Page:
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Committee Spotlight: Architectural Review Committee

One of the many committees that can be formed in a homeowners’ association (HOA) is an architectural review committee, or ARC. An important committee with a big responsibility, an ARC oversees a community’s architectural standards and both resident- and board-requested modifications. Their work ensures that homeowners live in a neighborhood they can be proud of. Read on to learn everything you need to know about architectural review committees and their operations.

What are Architectural Standards?

Found in the association’s governing documents, architectural standards are rules that limit the updates, improvements, or modifications homeowners can make. In short, the architectural guidelines dictate what a homeowner can and can’t do to the exterior of their home. While each community has its own specialized set of architectural standards, some examples include limitations on:

  • Roofing materials
  • Paint color
  • Pool construction
  • Changes to yards

In addition, zoning ordinances for your municipality and local, state, provincial, and federal laws may also impact architectural guidelines and the role of an architectural review committee.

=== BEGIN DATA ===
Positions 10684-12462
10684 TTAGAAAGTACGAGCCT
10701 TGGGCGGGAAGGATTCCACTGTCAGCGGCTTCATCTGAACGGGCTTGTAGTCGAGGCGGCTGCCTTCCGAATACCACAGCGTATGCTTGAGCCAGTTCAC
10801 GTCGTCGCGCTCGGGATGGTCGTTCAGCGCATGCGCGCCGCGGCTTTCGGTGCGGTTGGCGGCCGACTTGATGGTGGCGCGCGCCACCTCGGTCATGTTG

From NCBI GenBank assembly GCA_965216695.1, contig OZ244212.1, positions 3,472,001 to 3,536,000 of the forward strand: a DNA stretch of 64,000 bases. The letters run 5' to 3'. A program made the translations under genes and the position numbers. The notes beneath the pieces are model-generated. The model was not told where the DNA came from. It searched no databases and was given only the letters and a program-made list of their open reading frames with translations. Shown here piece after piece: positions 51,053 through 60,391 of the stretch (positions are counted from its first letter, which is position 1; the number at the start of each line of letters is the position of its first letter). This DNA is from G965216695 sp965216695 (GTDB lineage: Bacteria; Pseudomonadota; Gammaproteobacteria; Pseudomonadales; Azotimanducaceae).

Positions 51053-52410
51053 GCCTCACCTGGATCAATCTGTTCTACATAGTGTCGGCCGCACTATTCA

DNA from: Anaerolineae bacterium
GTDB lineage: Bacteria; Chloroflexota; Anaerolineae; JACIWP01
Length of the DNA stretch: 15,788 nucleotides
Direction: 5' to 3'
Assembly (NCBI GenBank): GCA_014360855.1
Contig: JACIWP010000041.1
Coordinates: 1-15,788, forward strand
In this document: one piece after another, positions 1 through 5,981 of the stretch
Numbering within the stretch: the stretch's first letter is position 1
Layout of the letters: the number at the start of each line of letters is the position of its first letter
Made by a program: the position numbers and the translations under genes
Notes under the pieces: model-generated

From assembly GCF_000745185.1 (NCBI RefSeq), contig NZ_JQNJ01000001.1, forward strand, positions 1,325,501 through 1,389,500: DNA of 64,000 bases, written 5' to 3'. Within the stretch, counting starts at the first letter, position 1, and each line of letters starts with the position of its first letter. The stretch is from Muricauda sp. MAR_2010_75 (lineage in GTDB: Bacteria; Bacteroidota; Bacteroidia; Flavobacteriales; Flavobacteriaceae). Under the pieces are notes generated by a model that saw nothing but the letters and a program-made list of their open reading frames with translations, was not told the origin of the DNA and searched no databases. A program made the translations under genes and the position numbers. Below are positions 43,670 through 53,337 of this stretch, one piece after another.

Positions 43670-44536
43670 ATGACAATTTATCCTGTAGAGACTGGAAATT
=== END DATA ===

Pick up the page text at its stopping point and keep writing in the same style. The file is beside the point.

What’s an Architectural Review Committee?

With the goal of maintaining a community’s aesthetic appeal, an architectural review committee oversees architectural changes submitted by all HOA residents. Architectural committees may be referred to by different names depending on the association. Other names you may see are:

  • Architectural Review Board
  • Architectural Control Committee
  • Design Review Committee
  • Environmental Control Committee
  • Alterations Review Committee
  • Landscape Review Committee

What Does the Architectural Review Committee Do?

It’s the job of an architectural review committee to walk through an architectural approval process efficiently and effectively. To ensure a smooth process for everyone, it’s crucial for the ARC to always be transparent, fair, and timely. Some ways to do this include:

  • Detailing the approval process in the governing documents
  • Adhering to process deadlines for submissions, questions, and decisions
  • Complying with the current Codes, Covenants, & Restrictions


Still, an architectural review committee may have more tasks on its plate. Other responsibilities can include:

  • Inspecting homes for violations of architectural guidelines
  • Reviewing current architectural policies and proposing changes to the board
  • Educating homeowners on architectural guidelines

What Happens During the Architectural Review Process?

The architectural review process is the system used to review and approve or deny architectural requests from association members. More importantly, these procedures are designed to facilitate a fair, accurate, and prompt decision by the architectural review committee. While the process is different for every community, it typically works like this: